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EDF and U.K.’s Nuclear AMRC step up partnership
EDF has signed a new membership agreement with the United Kingdom’s Nuclear Advanced Manufacturing Research Centre (AMRC) to drive innovation in low-carbon power generation and support U.K. manufacturers, the University of Sheffield–based center announced recently.
Zeyun Wu, Robert E. Williams, J. Michael Rowe, Thomas H. Newton, Sean O’Kelly
Nuclear Technology | Volume 199 | Number 1 | July 2017 | Pages 67-82
Technical Paper | dx.doi.org/10.1080/00295450.2017.1335146
Articles are hosted by Taylor and Francis Online.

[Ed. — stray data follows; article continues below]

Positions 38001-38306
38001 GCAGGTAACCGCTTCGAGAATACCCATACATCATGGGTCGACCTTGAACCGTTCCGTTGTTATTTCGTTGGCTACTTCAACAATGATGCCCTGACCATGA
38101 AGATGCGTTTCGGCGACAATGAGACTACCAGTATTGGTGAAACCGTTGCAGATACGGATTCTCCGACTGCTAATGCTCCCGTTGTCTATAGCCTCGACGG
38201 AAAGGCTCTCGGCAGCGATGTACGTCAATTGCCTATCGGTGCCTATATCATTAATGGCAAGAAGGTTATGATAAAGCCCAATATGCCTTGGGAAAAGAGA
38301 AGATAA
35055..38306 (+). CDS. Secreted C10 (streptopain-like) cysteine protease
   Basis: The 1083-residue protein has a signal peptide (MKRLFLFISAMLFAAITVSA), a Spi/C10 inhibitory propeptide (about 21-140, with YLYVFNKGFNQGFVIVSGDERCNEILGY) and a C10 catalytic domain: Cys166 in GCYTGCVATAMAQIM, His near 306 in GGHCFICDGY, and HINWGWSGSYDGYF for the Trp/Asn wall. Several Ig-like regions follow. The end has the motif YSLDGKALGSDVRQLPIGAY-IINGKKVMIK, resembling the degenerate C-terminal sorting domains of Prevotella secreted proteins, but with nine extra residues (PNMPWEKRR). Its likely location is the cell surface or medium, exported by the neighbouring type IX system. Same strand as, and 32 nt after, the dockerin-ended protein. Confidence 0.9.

This paper presents preliminary neutronics and thermal hydraulics safety analysis results for a low-enriched uranium (LEU) fueled research reactor concept being studied at the National Institute of Standards and Technology (NIST). The main goal of this research reactor is to provide advanced sources for neutron scattering experiments with a particular emphasis given to high intensity cold neutron sources (CNSs). A tank-in-pool type reactor with an innovative horizontally split compact core was developed in order to maximize the yield of the thermal flux trap in the reflector area. The reactor concept considered a 20 MW thermal power and a 30-day operating cycle. For non-proliferation purposes, a LEU fuel (U3Si2-Al) with 19.75 wt% enrichment was used. The core performance characteristics of an equilibrium cycle with several representative burnup states—including startup and end of cycle—were obtained using the Monte Carlo–based code MCNP6. The estimated maximum perturbed thermal flux of the core is ~5.0 × 1014 n/cm2-s. The calculated brightness of the CNS demonstrates an average gain factor of ~4 compared to the current source operated at the existing NIST reactor. Sufficient reactivity control worth and shutdown margins were provided by hafnium control elements. Reactivity coefficients were evaluated to ensure negative feedback. Thermal hydraulics safety studies of the reactor were performed using the multi-channel safety analysis code PARET. Steady-state analysis shows that the peak cladding temperature and minimum critical heat flux ratio are less than design limits with sufficient safety margins. Detailed transient analyses for a couple of hypothetical design-basis accidents show that no fuel damage or cladding failure would occur with the protection of reactor scrams. All these study results suggest this new research reactor concept offers a demonstrable potential to greatly expand the cold neutron capability with a 20 MW power and certified LEU fuels.